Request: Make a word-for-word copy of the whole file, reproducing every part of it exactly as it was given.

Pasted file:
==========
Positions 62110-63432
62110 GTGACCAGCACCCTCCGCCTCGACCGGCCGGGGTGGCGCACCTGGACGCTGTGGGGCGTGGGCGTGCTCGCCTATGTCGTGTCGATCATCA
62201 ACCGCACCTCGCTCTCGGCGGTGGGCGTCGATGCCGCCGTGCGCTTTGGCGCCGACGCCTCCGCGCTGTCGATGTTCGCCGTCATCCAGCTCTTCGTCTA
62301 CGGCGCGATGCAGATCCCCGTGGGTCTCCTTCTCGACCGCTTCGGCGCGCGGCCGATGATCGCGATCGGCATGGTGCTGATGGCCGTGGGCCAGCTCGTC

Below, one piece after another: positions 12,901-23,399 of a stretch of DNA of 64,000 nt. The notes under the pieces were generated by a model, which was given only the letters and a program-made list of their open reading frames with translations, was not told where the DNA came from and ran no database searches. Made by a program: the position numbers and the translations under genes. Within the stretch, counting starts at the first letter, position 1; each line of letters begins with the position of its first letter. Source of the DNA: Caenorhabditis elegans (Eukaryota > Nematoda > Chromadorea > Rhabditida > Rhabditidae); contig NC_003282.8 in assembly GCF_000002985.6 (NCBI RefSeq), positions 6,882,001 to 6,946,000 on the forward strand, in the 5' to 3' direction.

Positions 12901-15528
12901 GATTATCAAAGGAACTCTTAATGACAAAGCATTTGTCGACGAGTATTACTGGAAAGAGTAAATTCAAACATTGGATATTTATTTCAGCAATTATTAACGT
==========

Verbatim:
Positions 62110-63432
62110 GTGACCAGCACCCTCCGCCTCGACCGGCCGGGGTGGCGCACCTGGACGCTGTGGGGCGTGGGCGTGCTCGCCTATGTCGTGTCGATCATCA
62201 ACCGCACCTCGCTCTCGGCGGTGGGCGTCGATGCCGCCGTGCGCTTTGGCGCCGACGCCTCCGCGCTGTCGATGTTCGCCGTCATCCAGCTCTTCGTCTA
62301 CGGCGCGATGCAGATCCCCGTGGGTCTCCTTCTCGACCGCTTCGGCGCGCGGCCGATGATCGCGATCGGCATGGTGCTGATGGCCGTGGGCCAGCTCGTC

Below, one piece after another: positions 12,901-23,399 of a stretch of DNA of 64,000 nt. The notes under the pieces were generated by a model, which was given only the letters and a program-made list of their open reading frames with translations, was not told where the DNA came from and ran no database searches. Made by a program: the position numbers and the translations under genes. Within the stretch, counting starts at the first letter, position 1; each line of letters begins with the position of its first letter. Source of the DNA: Caenorhabditis elegans (Eukaryota > Nematoda > Chromadorea > Rhabditida > Rhabditidae); contig NC_003282.8 in assembly GCF_000002985.6 (NCBI RefSeq), positions 6,882,001 to 6,946,000 on the forward strand, in the 5' to 3' direction.

Positions 12901-15528
12901 GATTATCAAAGGAACTCTTAATGACAAAGCATTTGTCGACGAGTATTACTGGAAAGAGTAAATTCAAACATTGGATATTTATTTCAGCAATTATTAACGT